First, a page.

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Palo Alto Online
Publication Date: Wednesday, October 01, 2003|
Who killed Jane Stanford?
Who killed Jane Stanford?
(October 01, 2003) Stanford professor writes conclusively that Leland Jr.'s mother was poisoned
"The Mysterious Death of Jane Stanford" by Robert W.P. Cutler; Stanford University Press; 161 pp.; $29.95
by Don Kazak
Who did kill Jane Stanford? Well the finger, 98 years later, seems to point to Bertha Berner, Jane Stanford's long-time personal secretary, who was the only person with her both times she was poisoned.
The first time was at the Stanford's Nob Hill mansion in San Francisco, where Mrs. Stanford drank from a bottle of poisoned water on the night of Jan. 14, 1905. But she didn't die.
Recuperating from that incident, Stanford then took a vacation in Hawaii. This time, she was poisoned more successfully, probably from a bottle of bicarbonate of soda. Despite several physicians who rushed to her bedside, she died, on the night of Feb. 28, 1905.
There seems to be little doubt that Stanford was murdered. So writes Dr. Robert W.P. Cutler, a professor emeritus of neurology at Stanford, in a meticulously researched and carefully written book. There are 108 pages of narrative supported by 24 pages of notes, plus three appendices and a bibliography.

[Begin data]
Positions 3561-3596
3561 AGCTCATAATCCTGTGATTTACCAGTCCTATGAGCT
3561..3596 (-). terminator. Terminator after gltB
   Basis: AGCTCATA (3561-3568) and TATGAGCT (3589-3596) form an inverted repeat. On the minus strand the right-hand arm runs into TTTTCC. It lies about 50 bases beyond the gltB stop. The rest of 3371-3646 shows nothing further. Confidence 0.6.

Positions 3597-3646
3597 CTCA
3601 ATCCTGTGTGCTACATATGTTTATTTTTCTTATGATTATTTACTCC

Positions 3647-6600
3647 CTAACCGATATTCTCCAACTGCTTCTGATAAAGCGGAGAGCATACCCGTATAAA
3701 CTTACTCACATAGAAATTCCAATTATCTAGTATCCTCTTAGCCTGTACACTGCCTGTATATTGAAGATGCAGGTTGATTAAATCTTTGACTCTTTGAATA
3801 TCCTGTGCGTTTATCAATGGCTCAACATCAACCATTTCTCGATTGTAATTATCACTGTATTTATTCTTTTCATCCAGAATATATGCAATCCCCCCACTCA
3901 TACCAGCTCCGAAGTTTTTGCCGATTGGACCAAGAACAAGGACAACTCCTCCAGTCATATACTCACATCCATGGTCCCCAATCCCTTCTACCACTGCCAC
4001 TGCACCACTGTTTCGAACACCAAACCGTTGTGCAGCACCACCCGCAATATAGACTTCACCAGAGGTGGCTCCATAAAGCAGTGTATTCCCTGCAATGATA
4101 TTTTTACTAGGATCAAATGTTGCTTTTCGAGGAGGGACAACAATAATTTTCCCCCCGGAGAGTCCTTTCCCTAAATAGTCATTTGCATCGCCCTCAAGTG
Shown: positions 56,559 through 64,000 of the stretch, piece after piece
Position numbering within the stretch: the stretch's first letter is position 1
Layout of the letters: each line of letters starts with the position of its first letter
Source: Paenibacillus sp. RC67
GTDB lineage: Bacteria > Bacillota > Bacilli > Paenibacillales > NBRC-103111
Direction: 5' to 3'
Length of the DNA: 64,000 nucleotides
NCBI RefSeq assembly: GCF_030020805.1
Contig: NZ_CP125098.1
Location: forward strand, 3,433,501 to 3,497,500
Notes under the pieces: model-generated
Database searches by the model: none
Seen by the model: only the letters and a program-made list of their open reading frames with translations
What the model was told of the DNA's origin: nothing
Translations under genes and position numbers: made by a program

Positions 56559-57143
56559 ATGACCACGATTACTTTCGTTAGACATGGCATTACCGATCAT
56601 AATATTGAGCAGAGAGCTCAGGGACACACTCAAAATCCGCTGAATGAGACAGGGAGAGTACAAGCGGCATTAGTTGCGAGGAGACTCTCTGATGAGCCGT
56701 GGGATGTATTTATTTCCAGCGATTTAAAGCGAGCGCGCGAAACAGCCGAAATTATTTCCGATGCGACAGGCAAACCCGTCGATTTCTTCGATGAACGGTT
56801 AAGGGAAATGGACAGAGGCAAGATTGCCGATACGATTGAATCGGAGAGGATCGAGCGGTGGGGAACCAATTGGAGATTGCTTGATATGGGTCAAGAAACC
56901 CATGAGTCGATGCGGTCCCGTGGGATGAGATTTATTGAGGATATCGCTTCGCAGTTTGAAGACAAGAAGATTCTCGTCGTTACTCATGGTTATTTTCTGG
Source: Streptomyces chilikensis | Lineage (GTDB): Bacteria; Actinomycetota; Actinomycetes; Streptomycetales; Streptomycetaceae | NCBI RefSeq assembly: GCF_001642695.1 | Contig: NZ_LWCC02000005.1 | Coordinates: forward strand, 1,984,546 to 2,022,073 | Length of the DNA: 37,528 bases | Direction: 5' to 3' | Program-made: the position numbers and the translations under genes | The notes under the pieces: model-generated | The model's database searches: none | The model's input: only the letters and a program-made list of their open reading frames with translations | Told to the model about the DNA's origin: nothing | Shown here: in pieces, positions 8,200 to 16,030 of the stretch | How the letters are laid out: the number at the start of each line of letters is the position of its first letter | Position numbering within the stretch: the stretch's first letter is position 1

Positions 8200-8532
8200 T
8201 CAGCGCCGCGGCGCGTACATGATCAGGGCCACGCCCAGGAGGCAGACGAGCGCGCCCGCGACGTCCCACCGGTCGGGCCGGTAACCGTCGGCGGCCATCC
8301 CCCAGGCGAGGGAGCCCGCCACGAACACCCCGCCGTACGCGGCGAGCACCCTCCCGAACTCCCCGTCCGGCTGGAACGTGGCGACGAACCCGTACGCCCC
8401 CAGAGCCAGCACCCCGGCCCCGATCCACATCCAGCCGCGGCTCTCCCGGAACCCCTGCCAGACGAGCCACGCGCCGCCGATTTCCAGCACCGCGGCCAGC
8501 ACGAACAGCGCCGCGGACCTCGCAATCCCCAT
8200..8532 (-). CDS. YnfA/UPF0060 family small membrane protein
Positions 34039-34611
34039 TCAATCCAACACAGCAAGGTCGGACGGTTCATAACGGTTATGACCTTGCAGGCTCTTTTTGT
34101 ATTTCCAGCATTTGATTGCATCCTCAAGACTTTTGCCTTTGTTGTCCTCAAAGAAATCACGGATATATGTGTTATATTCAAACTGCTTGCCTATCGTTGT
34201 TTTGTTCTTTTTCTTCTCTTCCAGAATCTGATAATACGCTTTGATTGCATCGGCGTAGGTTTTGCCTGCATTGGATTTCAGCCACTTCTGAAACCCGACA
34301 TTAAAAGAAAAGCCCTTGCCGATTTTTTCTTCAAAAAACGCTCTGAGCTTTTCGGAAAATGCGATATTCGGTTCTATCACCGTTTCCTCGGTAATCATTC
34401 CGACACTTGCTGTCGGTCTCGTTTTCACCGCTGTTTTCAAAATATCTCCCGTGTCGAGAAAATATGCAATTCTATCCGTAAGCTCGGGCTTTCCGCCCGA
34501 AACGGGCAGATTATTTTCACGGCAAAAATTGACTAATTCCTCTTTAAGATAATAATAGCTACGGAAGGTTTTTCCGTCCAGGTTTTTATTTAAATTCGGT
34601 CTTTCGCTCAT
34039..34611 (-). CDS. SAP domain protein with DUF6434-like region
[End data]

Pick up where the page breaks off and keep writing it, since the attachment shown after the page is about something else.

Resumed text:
If the founding mother of Stanford University was the victim of foul play, why has this been a secret for so long?
Well, it wasn't a secret in March 1905, when newspaper headlines in San Francisco, Palo Alto and Honolulu blared the deed in big headlines.
But then came the cover up, and this is where the story gets really interesting.
A panel of four of the most distinguished doctors in Hawaii came to the conclusion that Jane Stanford died as a result of being poisoned. That's what a coroner's inquest concluded. That's what the Hawaiian High Sheriff concluded. And so wrote the newspaper reporters.
Enter David Starr Jordan, the revered founding president of the university. Jordan's legend is mostly untarnished over the years. Next to Wallace Sterling, the fifth Stanford president (1949-1968) who is credited with helping put the institution in the front rank of research universities nationally, Jordan's star shines the brightest among past presidents.
Jordan was the man who ferried the dream of Leland and Jane Stanford into reality. It was literally a vision, the story goes, that Leland had after the Stanfords' young son, Leland, Jr. died at 15 years old of typhoid fever while on a European vacation with his parents in 1884.
After Stanford, Sr., former governor of California and then senator, decided to put his railroad fortune to use in founding a university on his stock farm near what would become Palo Alto, he and Jane Stanford stopped over at Bloomington, Ind. on a train trip back home. There, they met with the young president of the University of Indiana and sealed the deal with handshake for Jordan to be the founding president of Stanford University, a post he held with distinction from when the institution first opened its doors in 1891 until 1913.
Or did he, indeed, serve with that much distinction?
Cutler writes that Jane Stanford, who was the board of trustees for many years after the senator's death, did not get along with Jordan. Indeed, Jordan fired the chairman of the university's German Department, possibly because the man was a confidant of Jane Stanford's.
And Cutler has uncovered reports that Jane Stanford was trying to muster support on the board of trustees in early 1905 -- the university did have a board of trustees by then -- to oust Jordan, who allegedly ran the faculty with an iron hand and played favorites.